There is yet another Democrat in the race for Rep. Kevin Yoder’s seat in the 3rd Congressional District of Kansas.

Sylvia Williams from Leawood is the seventh Democrat and second woman in the race.

Like the other six candidates, Williams has never held public office.

Davids Campaign

Six Democrats are now in the race to try to unseat Rep. Kevin Yoder, the Republican who has represented the Kansas' 3rd District since 2011.

Sharice Davids from Shawnee jumped in the race Thursday.

"When elected, Davids will be Kansas’ first openly-gay Representative and the nation’s first female Native American member of Congress," Davids said in a statement announcing her run.

Sam Zeff / KCUR 89.3

If you want to know how much interest there is in the race for Rep. Kevin Yoder's congressional seat, you got a pretty good idea at a candidate forum Sunday afternoon.

Some 500 people packed the sanctuary at Congregation Beth Torah in Overland Park to hear the five Democrats and one Libertarian running for Yoder's seat.

Yoder, a Republican, was invited but didn't attend.

Andrea Ramsey / Andrea Ramsey For Congress

Retired lawyer and former community health nonprofit executive Andrea Ramsey announced Friday that she is dropping out of the race for Kansas' 3rd Congressional District.

Ramsey is one of several Democrats challenging incumbent Republican Rep. Kevin Yoder. 

File Photo / Kansas News Service

At first glance, the Alabama Senate race doesn’t appear to offer many clues about what the 2018 election has in store.

There isn’t likely to be another campaign in which a marginal candidate attempts to hold serve for a sharply divided party while fighting unprecedented allegations of sexual misconduct under a national spotlight.

File Photo / Kansas News Service

Kansas Congressman Kevin Yoder is offering a vigorous defense of the Republican tax cut bill as the U.S. Senate prepares to vote on its version of the controversial measure.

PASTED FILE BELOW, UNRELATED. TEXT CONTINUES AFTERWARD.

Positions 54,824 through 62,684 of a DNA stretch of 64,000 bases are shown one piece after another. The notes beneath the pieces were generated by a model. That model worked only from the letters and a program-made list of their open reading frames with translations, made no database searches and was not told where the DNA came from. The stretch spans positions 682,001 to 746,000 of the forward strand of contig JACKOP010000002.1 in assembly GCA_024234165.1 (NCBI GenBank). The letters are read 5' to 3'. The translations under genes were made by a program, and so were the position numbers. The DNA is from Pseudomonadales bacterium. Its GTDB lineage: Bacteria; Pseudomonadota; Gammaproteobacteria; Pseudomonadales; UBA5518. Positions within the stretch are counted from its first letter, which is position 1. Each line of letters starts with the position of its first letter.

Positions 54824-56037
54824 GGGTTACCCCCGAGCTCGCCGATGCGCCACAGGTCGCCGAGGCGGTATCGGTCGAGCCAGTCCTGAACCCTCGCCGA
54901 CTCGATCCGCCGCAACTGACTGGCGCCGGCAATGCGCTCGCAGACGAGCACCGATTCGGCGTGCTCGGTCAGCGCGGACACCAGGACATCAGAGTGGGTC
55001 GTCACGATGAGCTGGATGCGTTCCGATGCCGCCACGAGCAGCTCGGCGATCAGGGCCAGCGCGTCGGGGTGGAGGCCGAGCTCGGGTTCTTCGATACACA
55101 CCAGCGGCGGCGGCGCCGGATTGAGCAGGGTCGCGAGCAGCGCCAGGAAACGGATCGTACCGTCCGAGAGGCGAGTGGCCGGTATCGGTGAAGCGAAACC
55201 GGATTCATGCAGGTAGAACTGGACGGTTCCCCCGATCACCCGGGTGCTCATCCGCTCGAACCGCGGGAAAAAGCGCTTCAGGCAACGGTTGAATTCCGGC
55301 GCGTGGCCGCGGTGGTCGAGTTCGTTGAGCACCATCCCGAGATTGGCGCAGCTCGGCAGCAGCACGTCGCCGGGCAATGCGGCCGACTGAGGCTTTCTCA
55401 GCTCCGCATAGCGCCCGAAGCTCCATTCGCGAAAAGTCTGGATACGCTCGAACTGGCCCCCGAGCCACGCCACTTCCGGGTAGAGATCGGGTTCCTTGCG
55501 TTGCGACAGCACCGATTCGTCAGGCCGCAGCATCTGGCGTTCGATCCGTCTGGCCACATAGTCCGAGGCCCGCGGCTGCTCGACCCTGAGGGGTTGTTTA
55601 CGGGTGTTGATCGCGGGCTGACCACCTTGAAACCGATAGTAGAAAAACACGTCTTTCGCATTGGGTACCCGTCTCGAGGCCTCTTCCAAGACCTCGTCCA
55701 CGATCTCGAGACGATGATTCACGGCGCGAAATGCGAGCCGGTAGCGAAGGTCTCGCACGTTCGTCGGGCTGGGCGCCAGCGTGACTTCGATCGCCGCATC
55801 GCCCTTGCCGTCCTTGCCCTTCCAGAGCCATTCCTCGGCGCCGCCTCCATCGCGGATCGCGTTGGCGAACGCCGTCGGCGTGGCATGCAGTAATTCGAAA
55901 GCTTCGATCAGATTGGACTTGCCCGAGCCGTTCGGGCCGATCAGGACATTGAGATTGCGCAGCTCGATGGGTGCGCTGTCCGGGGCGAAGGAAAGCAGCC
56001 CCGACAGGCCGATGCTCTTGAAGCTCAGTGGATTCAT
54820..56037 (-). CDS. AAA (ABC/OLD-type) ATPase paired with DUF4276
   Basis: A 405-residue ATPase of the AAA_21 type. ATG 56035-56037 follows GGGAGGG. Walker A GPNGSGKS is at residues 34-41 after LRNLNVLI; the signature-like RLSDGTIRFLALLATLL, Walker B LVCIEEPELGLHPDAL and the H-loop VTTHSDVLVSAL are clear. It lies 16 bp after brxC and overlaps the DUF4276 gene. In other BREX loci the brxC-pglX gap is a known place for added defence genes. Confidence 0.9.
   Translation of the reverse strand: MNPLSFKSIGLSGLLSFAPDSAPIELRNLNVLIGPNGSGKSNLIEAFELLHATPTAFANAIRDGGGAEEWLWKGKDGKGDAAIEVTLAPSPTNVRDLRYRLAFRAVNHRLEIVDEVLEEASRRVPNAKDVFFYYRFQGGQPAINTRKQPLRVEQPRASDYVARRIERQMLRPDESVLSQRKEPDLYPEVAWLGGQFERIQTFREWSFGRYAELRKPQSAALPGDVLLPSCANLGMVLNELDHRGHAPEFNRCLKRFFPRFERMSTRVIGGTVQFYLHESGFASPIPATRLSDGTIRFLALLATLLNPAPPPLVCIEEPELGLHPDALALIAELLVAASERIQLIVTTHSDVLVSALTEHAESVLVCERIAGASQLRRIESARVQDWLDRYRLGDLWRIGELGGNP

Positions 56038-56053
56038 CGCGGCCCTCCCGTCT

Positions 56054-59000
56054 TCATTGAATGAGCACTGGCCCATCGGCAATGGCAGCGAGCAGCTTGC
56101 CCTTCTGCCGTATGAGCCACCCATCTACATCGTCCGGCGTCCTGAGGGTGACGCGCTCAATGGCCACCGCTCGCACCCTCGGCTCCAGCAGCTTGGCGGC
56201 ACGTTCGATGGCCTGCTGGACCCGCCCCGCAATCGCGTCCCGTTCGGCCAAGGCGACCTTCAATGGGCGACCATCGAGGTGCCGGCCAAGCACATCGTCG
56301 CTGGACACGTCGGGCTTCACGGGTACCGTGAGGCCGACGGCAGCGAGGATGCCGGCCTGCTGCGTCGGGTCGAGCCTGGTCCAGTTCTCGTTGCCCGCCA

In a lengthy news release posted Thursday that Yoder touted as separating myth from fact, the 3rd District representative said the bill does not favor wealthy taxpayers over middle-class families, as Democrats and other critics claim.

headshot of Rep Kevin Yoder
yoder.house.gov

National Democrats are targeting four-term Kansas Rep. Kevin Yoder as vulnerable in their attempt to retake Congress in 2018.

Six Democrats are competing for the right to challenge Yoder next November.

If third quarter campaign finance reports are any indication, the Republican incumbent's campaign is mounting a serious defense. By the filing deadline Sunday, the campaign says Yoder out-raised all six of the potential Democratic challengers with a war chest of roughly $1.4 million. The Center for Responsive Politics shows that contributions to the 3rd District race are significantly higher than those in the other three Kansas districts at this point.

File Photo / Kansas News Service

Democrat Paul Davis is off to a strong fundraising start in his bid to capture the 2nd District congressional seat being vacated by Republican Lynn Jenkins, who is not seeking a sixth term.

Davis recently announced that he had raised $400,000 despite getting a late start.

File Photo / Kansas News Service

Kansas Congressman Kevin Yoder is joining fellow Republicans in the wake of the Las Vegas mass shootings in calling for a ban on a device used to increase the firing power of semi-automatic rifles.

Yoder, who represents the state’s 3rd District, said in a statement Thursday that he “will support measures to regulate or ban” so-called bump stocks, conversion kits that turn semi-automatic rifles into weapons capable of firing 400 to 800 rounds per minute.

Nadya Faulx / KMUW

President Donald Trump is giving Congress six months to come up with a solution to help unauthorized immigrants brought to the United States as children, including thousands in Kansas. 

File Photo / Kansas News Service